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Per-user licensing for SA comes with gotchas

The per-user licensing model for SA applies only to Windows 8.1 Enterprise, which you can upgrade to from only certain versions of Windows. The perk is also available only to companies with 250+ seats, and the price of a license is still unknown.

Microsoft's move to offer per-user licensing for desktop virtualization is huge news, but there are some caveats you should know about.

Starting Dec. 1, 2014, organizations that acquire Windows 8.1 Enterprise software through Microsoft's Volume Licensing program will be offered a per-user licensing option, in addition to the traditional per-device model.

Organizations looking to virtualize their desktop environments and support bring your own device programs will likely benefit the most from this new option, depending on how much the new per-user licenses cost.

Under this new approach, a company licenses the individual users, rather than the devices themselves. This allows users to access or use Windows across all their devices, whether the OS is installed locally, or delivered through Windows To Go or VDI.

The gotchas

Windows 8.1 Enterprise is available only through Microsoft's Volume Licensing program. To take advantage of the per-user option, an organization must also sign up for Software Assurance (SA) or Virtual Desktop Access (VDA) plans.

SA includes rights and technologies that are not available in other licensing programs. It also provides tools for deploying and managing Volume Licensing software. Companies can use the VDA plan to license devices that need access to virtual desktops but aren't covered under SA, such as thin clients.

SA includes VDA licensing, but organizations can also purchase VDA as a separate plan. For companies already signed on to the per-device SA program, Microsoft offers the Software Assurance per User Add-On, which makes it possible to switch to per-user licensing.

What might surprise some organizations is that Windows 8.1 Enterprise is available only as an upgrade from specific versions and editions of Windows. If a customer upgrades under the per-user license, the upgrade path is limited to devices already licensed for the Professional or Enterprise editions of Windows 7, 8 or 8.1. But the per-user license also lets organizations install Windows 8.1 Enterprise on any Windows tablet with a diagonal screen size of 10.1 inches or smaller.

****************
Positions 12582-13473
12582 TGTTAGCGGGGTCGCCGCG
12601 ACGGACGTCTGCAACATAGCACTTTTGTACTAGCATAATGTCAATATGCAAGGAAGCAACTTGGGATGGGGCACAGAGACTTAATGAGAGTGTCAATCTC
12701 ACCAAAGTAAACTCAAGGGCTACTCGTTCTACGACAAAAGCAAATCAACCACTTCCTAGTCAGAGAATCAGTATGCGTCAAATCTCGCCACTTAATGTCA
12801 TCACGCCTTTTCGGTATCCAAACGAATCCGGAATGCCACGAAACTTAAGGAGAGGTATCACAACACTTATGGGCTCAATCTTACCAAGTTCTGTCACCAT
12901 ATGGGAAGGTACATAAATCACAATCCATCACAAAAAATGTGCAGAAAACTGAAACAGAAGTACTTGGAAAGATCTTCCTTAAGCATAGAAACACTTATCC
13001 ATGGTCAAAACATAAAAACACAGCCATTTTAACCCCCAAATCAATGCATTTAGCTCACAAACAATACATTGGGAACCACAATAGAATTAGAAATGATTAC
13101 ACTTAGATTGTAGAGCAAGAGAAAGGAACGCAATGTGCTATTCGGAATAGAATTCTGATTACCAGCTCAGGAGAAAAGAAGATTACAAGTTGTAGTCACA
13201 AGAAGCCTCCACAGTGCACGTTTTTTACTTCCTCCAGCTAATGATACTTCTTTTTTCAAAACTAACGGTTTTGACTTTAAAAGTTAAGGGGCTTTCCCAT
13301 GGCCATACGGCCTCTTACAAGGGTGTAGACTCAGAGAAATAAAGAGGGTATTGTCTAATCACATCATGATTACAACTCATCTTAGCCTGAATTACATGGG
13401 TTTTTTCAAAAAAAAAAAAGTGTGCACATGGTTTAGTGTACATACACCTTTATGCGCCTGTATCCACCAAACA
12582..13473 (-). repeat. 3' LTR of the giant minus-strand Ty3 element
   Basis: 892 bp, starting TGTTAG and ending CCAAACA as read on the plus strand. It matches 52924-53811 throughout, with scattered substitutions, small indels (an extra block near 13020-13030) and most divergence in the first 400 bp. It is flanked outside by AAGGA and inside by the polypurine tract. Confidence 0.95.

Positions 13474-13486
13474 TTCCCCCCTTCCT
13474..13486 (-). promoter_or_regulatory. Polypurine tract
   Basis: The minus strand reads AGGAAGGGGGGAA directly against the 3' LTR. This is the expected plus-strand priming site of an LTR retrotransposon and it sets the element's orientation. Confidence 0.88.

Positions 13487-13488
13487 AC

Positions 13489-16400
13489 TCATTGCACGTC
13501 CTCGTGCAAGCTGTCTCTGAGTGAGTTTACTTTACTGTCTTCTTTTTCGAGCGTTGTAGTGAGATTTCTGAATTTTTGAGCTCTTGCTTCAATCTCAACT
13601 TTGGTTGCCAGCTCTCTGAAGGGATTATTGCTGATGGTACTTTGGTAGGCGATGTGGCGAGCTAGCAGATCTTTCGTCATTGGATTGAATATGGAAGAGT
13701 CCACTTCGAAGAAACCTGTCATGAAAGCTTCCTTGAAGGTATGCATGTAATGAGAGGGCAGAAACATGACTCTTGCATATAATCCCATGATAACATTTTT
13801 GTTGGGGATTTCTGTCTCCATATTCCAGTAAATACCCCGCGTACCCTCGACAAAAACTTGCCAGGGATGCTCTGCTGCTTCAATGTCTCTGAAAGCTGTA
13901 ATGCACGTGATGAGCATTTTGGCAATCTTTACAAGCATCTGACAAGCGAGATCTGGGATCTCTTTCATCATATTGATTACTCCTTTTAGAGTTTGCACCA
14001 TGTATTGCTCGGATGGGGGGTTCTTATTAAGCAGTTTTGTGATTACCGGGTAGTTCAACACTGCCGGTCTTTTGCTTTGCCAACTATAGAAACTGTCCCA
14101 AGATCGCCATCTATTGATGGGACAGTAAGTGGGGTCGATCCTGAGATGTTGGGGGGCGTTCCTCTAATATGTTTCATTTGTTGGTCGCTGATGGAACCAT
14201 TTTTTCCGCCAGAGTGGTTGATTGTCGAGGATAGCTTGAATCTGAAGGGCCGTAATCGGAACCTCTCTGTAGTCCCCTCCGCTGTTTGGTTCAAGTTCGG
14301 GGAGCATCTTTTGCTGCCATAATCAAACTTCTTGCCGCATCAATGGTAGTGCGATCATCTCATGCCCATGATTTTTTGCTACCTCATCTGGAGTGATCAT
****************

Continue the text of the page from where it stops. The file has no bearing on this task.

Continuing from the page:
Another caveat is that the per-user option is available only to specific Volume Licensing programs, which target midsize and large companies, and require 250 licenses or more. Those licensing programs are:

  • Select
  • Select Plus
  • Enterprise Agreement
  • Subscription Agreement
  • Product & Services Agreement

The last thing to keep in mind is that the pricing for per-user SA licenses has yet to be released. One of the biggest problems with the per-device model is that workers don't use PCs just to access their virtual desktops. Some employees want to use their tablets and even their smartphones in a pinch, but the costs of licensing all those devices gets out of hand quickly, especially if a company supports many virtual desktop users.

The per-user licensing model will certainly simplify license management, but whether or not it will save companies money remains to be seen.

Next Steps

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What do you think about Microsoft switching to per-user licensing?
Good move, but in classic Microsoft fashion, made to be over burdensome and require far too many base users to be much help to smaller teams who could really use this option. Offer this to those of us who have a regular need to run multiple virtual environments at irregular times, and do so in a way that doesn't make us feel like we are signing a mortgage. Seriously "if you build it, they will come", but only if what you offer is both affordable and reasonable to implement. Still, I give them credit for trying, and if you have a larger business, this looks like a step in the right direction.